13 JUNE 2022
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Willie Walsh officially became Director General of International Air Transport Association (IATA) in April 2021. In Doha on Monday (20 June) he will chair his second Annual General Meeting (AGM) as the head of the world’s leading airline association. This is a speech delivered at the Changi Aviation Summit 17 May 2022. The essence of it remains the same. The last AGM, at Boston, was not a true IATA, some airlines not physically represented. At Doha all 290 member airlines, a true networking event. And the FIFA World Cup. It is a pity it did not follow straight on. That is for later in the year. We wish IATA every success (and the football).
See BTN 10 January ON TOUR: The World Cup 2022 Qatar
It is a great honour to be with you in Singapore in person for this important summit. I look forward to joining you in dialogue over the next two days on these critical issues at this time of recovery in our industry.
It has been a brutal two years for airlines. But we are seeing signs of recovery now. International travel in 2021 stood at only 25% of where we were in 2019. But in the first quarter of this year, it has recovered to 48%. And indeed some parts of the world including Europe, North America, and Latin America, the recovery has reached around 60%.
Regrettably, Asia continues to lag the recovery in 2021. International travel was only at 7% of where we were in 2019. And although it's improved to 17% in the first quarter of this year, there is still a long way to go. And to put it into context, international travel within this region, one of the biggest and most important international markets in the world, is only at 6% of where it was in 2019.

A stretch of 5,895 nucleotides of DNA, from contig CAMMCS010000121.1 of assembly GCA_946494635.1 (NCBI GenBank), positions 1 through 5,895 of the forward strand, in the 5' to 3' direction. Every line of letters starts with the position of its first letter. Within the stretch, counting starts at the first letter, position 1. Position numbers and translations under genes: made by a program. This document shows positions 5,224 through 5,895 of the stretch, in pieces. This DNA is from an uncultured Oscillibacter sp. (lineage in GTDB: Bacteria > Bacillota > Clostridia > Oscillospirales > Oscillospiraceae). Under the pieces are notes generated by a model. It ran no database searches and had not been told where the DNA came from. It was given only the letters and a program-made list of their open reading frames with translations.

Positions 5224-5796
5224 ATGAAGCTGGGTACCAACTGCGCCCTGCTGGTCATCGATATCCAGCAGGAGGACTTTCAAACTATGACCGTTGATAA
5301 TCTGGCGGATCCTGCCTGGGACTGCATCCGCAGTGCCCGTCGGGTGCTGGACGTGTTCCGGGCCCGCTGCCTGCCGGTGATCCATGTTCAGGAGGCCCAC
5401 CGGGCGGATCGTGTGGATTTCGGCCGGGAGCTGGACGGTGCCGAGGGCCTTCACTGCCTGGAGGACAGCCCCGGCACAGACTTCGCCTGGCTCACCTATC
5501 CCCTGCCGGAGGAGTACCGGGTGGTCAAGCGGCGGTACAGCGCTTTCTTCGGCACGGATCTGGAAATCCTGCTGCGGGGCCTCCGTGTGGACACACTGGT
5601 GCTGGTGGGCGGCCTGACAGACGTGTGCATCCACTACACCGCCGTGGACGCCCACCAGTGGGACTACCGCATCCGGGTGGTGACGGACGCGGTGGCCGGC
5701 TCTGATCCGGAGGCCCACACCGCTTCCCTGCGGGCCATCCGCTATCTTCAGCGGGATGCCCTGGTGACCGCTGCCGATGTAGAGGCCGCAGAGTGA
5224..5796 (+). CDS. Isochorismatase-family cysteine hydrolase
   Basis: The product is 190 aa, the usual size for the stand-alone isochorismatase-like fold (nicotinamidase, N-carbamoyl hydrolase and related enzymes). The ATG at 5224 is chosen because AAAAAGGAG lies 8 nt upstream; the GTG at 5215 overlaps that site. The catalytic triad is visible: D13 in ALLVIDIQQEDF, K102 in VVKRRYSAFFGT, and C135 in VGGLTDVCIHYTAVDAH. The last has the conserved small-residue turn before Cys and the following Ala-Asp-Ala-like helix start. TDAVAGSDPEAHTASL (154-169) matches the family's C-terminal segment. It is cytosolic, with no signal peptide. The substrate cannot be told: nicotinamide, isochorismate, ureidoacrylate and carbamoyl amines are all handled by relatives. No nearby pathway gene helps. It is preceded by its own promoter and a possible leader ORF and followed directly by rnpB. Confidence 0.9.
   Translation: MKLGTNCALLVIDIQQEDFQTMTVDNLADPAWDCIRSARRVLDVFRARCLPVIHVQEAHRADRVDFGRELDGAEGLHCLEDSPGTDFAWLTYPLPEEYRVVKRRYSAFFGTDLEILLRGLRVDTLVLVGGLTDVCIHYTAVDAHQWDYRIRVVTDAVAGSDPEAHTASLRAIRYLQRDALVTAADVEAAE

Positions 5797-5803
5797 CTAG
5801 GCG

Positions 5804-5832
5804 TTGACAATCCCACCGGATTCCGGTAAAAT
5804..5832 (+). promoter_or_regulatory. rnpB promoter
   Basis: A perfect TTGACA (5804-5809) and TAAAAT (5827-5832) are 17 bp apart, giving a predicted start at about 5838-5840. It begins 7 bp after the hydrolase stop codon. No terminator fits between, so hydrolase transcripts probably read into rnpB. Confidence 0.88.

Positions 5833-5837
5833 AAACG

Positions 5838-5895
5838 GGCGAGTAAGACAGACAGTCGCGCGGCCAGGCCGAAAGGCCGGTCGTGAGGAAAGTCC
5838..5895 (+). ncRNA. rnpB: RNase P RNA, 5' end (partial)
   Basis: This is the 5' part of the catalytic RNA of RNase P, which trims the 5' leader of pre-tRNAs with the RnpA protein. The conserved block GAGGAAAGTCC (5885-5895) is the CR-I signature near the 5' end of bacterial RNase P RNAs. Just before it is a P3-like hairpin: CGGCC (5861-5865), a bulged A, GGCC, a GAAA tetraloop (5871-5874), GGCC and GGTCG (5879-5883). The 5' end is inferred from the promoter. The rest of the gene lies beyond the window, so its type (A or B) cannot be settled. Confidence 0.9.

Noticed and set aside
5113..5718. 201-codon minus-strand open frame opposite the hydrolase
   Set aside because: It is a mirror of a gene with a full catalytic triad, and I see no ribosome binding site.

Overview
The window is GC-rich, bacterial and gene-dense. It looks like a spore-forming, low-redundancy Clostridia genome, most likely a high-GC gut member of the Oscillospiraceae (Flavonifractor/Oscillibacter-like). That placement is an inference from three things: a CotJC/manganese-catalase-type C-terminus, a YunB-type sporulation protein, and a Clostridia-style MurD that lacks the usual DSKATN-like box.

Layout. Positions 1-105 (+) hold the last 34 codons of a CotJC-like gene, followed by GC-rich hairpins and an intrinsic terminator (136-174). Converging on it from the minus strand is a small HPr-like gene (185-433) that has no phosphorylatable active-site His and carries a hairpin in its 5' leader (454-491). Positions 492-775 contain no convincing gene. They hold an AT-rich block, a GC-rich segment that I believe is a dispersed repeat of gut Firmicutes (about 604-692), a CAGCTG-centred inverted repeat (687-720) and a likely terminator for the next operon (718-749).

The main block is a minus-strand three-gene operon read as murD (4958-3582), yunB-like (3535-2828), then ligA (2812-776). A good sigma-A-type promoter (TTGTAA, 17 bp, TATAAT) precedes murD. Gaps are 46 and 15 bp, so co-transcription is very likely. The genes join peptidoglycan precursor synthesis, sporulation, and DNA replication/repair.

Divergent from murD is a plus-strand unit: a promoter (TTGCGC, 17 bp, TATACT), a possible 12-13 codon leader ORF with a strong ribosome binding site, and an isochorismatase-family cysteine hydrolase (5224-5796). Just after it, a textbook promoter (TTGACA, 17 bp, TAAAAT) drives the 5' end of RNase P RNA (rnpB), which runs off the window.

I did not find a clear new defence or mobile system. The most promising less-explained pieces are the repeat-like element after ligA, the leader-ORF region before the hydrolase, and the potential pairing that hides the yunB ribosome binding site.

Things are improving, but they will not improve fast enough unless countries follow the initiative of countries like Singapore and remove the requirements for tests and quarantine for vaccinated travelers. The science supports these initiatives. We now have two years of rich data to support new decisions by governments and I believe, indeed, in IATA, we're convinced that this science supports the removal of testing and quarantine for unvaccinated travelers from areas of high population immunity, including many parts of this region. We also believe that where mask mandates are removed for indoor environments and public transport they should also be removed for air transport.
It's been a very difficult two years and we are beginning to see some positive signs. But all segments of the industry now need to work together to ensure that we can capitalize on this strong underlying demand. Airports need to be ready for the increase in passenger numbers. And we would ask governments to support airlines and airports as we try to recover our network.
And despite obvious headwinds such as the brutal war in Ukraine, high oil prices and increase inflation, I remain very optimistic about the recovery this year and into 2023. Unfortunately, Asia-Pacific region will lag this recovery as China continues to pursue zero-COVID. But it would be great to see countries like Japan take a bold decision and to remove restrictions on international tourists and rebuild the fantastic work that that country did in growing their tourism industry.
As you have heard, sustainability remains a key focus for the industry. I'm pleased that the airline industry has committed to achieving net zero in 2050. And we welcome the initiative of governments in this region to support airline industry in achieving that goal. I think the excellent initiative by Singapore with the International Advisory Panel on sustainable aviation hubs, is an example of how we can work together to ensure that this important target is met. This part of the world should see the move to sustainable aviation as an opportunity.
And finally, ladies and gentlemen, we are in a battle for talent. And as we try to rebuild our industry, it's important that we become more attractive, particularly more attractive to women. This industry has always been seen as a male dominated industry, we need to change that to ensure that we can, not just attract but also to retain the best talent in the industry so that we can build on the progress that we've made, and ensure that we have a sustainable financial business and a sustainable environmental business for the future.
All comments are filtered to exclude any excesses but the Editor does not have to agree with what is being said. 100 words maximum
Susan Ellis, Willesden
Walsh is good at pontificating, less so running an airline. And now a Spaniard is telling the British government off! Doyle is clearly keeping his head down.